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 Table of Contents  
Year : 2022  |  Volume : 10  |  Issue : 3  |  Page : 130-133

Burkitt’s lymphoma at nose and nasopharynx of a 10-year-old boy—A case report

Department of Otorhinolaryngology and Head and Neck Surgery, IMS and SUM Hospital, Siksha “O” Anusandhan University, Bhubaneswar, Odisha, India

Date of Submission12-Mar-2022
Date of Decision28-May-2022
Date of Acceptance06-Jun-2022
Date of Web Publication21-Feb-2023

Correspondence Address:
Santosh K Swain
Department of Otorhinolaryngology and Head and Neck Surgery, IMS and SUM Hospital, Siksha “O” Anusandhan University, K8, Kalinga Nagar, Bhubaneswar 751003, Odisha
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Source of Support: None, Conflict of Interest: None

DOI: 10.4103/DYPJ.DYPJ_19_22

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Burkitt’s lymphoma (BL) is an aggressive and rapid neoplasm that is curable and highly sensitive to chemotherapy. It can affect any organ or part of the body, leading to several clinical presentations. Early diagnosis and treatment of BL are very important before landing life-threatening complications such as airway compromise and compression of vital structures such as the spinal cord. This is a case of a 10-year-old boy, who developed BL at the posterior part of the nasal cavity and nasopharynx. This case report aims to describe the rarity of the location, course of the pathology, clinical presentations, investigations, and treatment. As BL is an aggressive neoplasm and is considered a serious health problem, it needs timely diagnosis for prompt and appropriate treatment.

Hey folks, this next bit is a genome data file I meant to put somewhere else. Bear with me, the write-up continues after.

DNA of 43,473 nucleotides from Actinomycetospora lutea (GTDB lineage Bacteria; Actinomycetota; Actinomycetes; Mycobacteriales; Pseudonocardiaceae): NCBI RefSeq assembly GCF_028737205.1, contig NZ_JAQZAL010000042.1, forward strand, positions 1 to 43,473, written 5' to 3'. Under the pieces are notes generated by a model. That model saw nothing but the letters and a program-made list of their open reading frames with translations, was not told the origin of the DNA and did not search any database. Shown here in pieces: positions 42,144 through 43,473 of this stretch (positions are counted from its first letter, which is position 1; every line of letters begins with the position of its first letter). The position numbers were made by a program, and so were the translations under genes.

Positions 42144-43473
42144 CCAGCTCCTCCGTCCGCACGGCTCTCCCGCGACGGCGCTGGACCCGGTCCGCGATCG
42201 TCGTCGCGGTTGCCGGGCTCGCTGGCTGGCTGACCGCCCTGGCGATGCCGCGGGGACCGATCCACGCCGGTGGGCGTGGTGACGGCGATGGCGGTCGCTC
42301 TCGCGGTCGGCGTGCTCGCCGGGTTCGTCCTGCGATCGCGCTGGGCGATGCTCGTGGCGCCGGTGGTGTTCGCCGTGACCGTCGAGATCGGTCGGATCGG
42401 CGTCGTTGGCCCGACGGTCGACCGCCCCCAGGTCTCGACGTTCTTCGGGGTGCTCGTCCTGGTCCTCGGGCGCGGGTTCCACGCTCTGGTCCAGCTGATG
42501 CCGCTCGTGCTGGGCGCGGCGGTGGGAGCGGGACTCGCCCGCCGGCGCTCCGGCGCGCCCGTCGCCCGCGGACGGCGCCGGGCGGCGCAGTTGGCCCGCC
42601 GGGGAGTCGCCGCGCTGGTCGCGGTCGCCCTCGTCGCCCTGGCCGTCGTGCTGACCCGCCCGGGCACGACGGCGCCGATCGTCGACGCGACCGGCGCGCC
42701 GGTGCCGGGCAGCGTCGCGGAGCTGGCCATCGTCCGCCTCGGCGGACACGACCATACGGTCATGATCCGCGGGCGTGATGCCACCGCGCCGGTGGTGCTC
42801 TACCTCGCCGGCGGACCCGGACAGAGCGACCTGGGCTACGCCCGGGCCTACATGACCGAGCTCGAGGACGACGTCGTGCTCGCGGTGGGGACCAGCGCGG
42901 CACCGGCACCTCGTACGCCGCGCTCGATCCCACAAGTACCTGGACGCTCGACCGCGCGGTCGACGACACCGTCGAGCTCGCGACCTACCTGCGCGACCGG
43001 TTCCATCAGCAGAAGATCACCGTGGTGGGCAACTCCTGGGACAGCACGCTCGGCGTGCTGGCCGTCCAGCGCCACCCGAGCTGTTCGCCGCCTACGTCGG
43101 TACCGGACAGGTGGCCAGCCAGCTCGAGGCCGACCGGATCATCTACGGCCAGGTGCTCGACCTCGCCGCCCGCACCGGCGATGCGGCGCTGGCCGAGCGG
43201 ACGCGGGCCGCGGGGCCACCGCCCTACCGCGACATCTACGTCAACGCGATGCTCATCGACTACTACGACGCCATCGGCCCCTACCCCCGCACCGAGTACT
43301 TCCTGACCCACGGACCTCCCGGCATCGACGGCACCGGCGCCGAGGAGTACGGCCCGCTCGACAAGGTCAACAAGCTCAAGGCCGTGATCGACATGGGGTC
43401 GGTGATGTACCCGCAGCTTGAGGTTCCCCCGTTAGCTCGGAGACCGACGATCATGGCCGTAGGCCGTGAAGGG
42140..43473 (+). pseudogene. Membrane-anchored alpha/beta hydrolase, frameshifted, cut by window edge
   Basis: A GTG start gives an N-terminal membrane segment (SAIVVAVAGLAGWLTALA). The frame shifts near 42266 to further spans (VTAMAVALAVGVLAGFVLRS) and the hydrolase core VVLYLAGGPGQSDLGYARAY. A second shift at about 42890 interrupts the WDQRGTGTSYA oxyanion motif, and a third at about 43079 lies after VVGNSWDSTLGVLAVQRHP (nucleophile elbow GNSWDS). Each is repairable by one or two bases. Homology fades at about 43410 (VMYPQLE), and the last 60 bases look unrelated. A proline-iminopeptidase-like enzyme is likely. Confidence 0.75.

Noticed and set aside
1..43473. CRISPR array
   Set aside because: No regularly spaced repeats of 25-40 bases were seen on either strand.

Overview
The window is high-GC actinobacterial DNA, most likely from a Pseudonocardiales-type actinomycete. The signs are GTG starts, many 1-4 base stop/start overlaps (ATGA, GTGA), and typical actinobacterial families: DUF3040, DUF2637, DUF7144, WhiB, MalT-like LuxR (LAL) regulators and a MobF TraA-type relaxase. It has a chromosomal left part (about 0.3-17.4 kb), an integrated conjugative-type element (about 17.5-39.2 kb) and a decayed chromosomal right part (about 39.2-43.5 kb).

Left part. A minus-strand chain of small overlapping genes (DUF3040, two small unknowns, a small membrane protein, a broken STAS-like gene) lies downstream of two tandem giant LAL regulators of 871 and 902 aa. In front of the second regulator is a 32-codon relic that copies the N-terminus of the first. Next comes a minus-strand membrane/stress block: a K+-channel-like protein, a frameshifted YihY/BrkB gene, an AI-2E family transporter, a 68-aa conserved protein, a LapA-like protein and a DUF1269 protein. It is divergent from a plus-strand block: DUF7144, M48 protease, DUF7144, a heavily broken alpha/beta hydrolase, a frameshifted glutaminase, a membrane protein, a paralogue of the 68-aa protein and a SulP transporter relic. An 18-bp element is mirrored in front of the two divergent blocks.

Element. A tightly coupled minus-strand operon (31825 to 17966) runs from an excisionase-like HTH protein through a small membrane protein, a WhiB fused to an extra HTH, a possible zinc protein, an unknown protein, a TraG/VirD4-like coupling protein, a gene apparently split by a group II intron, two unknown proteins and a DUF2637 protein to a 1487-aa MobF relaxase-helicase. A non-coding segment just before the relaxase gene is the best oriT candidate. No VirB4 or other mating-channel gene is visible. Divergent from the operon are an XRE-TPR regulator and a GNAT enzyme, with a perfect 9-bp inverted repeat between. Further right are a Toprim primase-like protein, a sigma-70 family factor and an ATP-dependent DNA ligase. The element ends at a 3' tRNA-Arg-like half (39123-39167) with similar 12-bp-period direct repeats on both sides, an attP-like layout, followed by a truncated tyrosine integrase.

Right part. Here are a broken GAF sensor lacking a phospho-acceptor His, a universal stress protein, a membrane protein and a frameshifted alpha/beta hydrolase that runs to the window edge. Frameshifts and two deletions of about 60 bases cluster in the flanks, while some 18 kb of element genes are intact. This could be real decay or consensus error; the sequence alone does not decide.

Keywords: Burkitt’s lymphoma, nasopharynx, non-Hodgkin’s lymphoma

How to cite this article:
Swain SK. Burkitt’s lymphoma at nose and nasopharynx of a 10-year-old boy—A case report. D Y Patil J Health Sci 2022;10:130-3

How to cite this URL:
Swain SK. Burkitt’s lymphoma at nose and nasopharynx of a 10-year-old boy—A case report. D Y Patil J Health Sci [serial online] 2022 [cited 2023 Mar 23];10:130-3. Available from: http://www.dypatiljhs.com/text.asp?2022/10/3/130/370113

  Introduction Top

Burkitt’s lymphoma (BL) is a highly aggressive lymphoma documented by Denis Burkitt in Africa, in a region of endemic malaria.[1] BL is a subtype of non-Hodgkin’s lymphoma (NHL) and is described as a malignant neoplasm of mature, low-frequency B-cell lymphocytes. It accounts for 1%–3% of the NHL and is characterized by the aggressive nature of the neoplasm.[2] The etiology of the BL is due to chromosomal translocation t (8; 14) (q24; q32) and deregulation of the c-Myc oncogene. However, there are some other associated factors such as Epstein-Barr virus (EBV) infection and malaria seen in BL.[3] There are three types of BL identified such as endemic, sporadic, and immunodeficiency associated.[3] BL is more commonly seen in males rather than females with a ratio of 2:1.[4] Timely and accurate diagnosis of the BL is challenging but crucial. Here, we report a case of BL at the posterior part of the nasal cavity and nasopharynx in a young boy who was managed successfully by chemotherapy.